• Otter Views: What to do with the Sword?

    A Marine Corps dress sword that recently surfaced after many years in storage has sparked an e-mail exchange perhaps fitting for this Memorial week.

    The sword belonged to Robbie Peacock, a boarding school classmate beloved, respected and admired by all who knew him. After college, Robbie earned a commission in the Marines and became a fighter pilot. When his plane was shot down over Vietnam and his remains were never recovered, we never quite recovered either.

    After hoping for years that their only child would return, or be returned, his bereaved parents presented to the school a small bronze sculpture honoring Robbie. Titled “Flight,” it sits atop a pedestal in a quiet courtyard. Whenever any of us returns to the campus, we visit Robbie’s statue and remember him, fondly and sadly.

    It’s probably fair to say most Americans have known someone like Robbie; some bright, cheerful, adventurous, big-hearted classmate or loved one whose promise war quenched too soon.

    On Memorial Day particularly, we miss them, honor them, pray for them, fly flags for them. What we generally don’t do is question why they’re gone. After all, they stepped up when the nation called; served honorably; made the ultimate sacrifice. What more need be said?

    In Robbie’s case, the question would have lain dormant but for his sword’s reappearance. His parents having passed away, the sword ended up with a distant cousin. His recent offer to donate it to Robbie’s old boarding school prompted a poll of classmates, many of whom served in the Vietnam-era military.

    The results have been, to say the least, thought-provoking. Early commenters offered what might be termed the default patriotic response: The sword would make a fitting tribute to Robbie and to fellow military veterans from the school – past, present and to come.

    One classmate who had known Robbie since childhood wrote: “I wonder if the school could show this in a glass trophy case where all could get a sense of history for those who gave the supreme sacrifice for our country? It would be an honor to showcase Robbie’s sword and his legacy.”

    Another longtime friend added: “Robbie is the only graduate to die in service of our country. This (sword) is unique and deserves to find the right place.” A third suggested grouping the sword with memorabilia from other veterans in a composite memorial.

    The discussion might have ended there, but some classmates who saw combat had another viewpoint. “Let it go,” wrote a Vietnam-era pilot who was Robbie’s former roommate and teammate. “The military does not have to be brought onto the scene.” Others concurred.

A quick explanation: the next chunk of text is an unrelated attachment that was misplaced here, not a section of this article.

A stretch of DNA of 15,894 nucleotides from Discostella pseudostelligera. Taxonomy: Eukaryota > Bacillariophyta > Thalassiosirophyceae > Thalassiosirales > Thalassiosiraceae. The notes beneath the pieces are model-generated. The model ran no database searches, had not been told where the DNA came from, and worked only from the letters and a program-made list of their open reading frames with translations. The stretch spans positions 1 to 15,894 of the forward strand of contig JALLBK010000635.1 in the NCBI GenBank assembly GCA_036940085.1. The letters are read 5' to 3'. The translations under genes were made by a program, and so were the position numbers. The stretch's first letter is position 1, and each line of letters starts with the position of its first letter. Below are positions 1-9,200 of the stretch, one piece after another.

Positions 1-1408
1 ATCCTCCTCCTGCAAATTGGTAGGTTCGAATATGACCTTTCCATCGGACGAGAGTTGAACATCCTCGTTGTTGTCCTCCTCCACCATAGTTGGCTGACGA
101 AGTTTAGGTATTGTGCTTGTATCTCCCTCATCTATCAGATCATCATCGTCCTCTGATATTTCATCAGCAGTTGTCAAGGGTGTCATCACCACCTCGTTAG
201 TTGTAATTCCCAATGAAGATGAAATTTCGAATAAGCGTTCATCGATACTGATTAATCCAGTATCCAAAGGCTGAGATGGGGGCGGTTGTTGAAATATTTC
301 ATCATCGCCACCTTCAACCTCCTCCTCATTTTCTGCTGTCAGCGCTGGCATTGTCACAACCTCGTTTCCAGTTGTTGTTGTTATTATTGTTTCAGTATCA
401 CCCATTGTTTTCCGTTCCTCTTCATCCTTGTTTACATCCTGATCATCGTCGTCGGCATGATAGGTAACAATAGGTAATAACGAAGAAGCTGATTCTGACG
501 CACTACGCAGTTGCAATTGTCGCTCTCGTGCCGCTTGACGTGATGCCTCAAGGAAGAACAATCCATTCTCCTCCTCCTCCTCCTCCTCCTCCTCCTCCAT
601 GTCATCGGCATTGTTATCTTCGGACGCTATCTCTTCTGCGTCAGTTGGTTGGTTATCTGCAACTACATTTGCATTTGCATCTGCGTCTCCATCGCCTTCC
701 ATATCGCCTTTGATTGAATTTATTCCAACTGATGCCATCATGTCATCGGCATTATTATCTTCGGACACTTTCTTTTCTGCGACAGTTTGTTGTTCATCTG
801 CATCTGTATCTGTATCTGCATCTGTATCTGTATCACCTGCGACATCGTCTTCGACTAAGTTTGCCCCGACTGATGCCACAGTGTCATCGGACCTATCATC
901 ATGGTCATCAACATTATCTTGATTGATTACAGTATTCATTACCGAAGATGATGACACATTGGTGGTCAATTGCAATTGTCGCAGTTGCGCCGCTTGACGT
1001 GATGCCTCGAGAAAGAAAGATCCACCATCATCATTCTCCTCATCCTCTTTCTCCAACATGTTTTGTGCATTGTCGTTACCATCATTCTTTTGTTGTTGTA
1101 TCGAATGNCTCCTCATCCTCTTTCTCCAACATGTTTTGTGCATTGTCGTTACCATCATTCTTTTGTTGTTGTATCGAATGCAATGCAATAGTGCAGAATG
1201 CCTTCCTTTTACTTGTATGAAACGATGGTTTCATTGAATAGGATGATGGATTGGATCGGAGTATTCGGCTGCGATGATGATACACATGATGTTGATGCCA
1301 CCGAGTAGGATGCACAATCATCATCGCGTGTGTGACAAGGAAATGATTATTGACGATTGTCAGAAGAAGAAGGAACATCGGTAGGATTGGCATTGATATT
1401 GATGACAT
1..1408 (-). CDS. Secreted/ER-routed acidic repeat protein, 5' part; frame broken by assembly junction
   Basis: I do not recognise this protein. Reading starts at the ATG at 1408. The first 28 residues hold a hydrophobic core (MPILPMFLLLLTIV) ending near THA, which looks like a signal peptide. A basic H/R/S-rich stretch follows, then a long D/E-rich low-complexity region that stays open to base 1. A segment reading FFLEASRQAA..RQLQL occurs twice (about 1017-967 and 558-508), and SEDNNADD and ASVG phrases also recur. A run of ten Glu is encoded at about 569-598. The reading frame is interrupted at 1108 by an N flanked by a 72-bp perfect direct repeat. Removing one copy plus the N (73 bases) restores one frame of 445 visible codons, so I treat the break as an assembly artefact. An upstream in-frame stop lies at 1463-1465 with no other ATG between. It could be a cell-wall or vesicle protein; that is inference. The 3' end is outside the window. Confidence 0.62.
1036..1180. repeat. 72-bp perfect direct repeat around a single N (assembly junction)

One classmate wanted to honor Robbie, but not the war that killed him. “I do not want to offend my brothers who also served and want to forget about this terrible experience and time,” he wrote. “I found serving my country from 1968 to 1971 to be very conflicting to my soul, to my sense of integrity and to my feelings of right and wrong.”

    That war ended with an inglorious U.S. withdrawal 40 years ago, but the same conflicted legacy shadows the nation’s recent Middle East wars and withdrawals. A decade later, even hawkish Americans concede that the Iraq war in particular was a blunder so grotesque it makes the Vietnam quagmire seem almost sensible.

    It’s useful to remember this Memorial week that both wars started not with enemy attacks, but with well-scripted lies. To justify the wholesale invasion of Vietnam, U.S. intelligence concocted in 1964 (and the media embraced) a “Tonkin Gulf Incident” in which an American vessel supposedly took North Vietnamese fire. That never happened, but the lie worked well enough to doom 55,000 U.S. service members and countless Vietnamese.

    A well-scripted lie also launched the most recent Iraq war, although in fairness it wasn’t a tough sell in the aftermath of 9-11. Americans were bloodied and furious, and somebody needed to pay.

    That we went after the Iraqis, rather than the Saudis who planned and carried out the 9-11 attacks, was a masterful “redirect” by the Bush-Cheney administration. To sell the coming invasion, all hands pitched the canard that Saddam Hussein had nuclear weapons and other “WMD” and must be toppled. When no WMD were found, “faulty intelligence” was made the scapegoat. That lie’s still working.

    It has been instructive watching current presidential hopefuls jitterbug around the question: “if we knew then what we know now.” But the truth is, we knew it all along. And we knew it in Vietnam, too. We just didn’t want to acknowledge it. No one in power acknowledged it either, of course, but that’s how power self-perpetuates.

    Meanwhile, the Robbie Peacocks among us vanish too soon, leaving their ceremonial swords for the future’s consideration.

    posted to Cedar Street Times on May 29, 2015

    Topics: Otter Views

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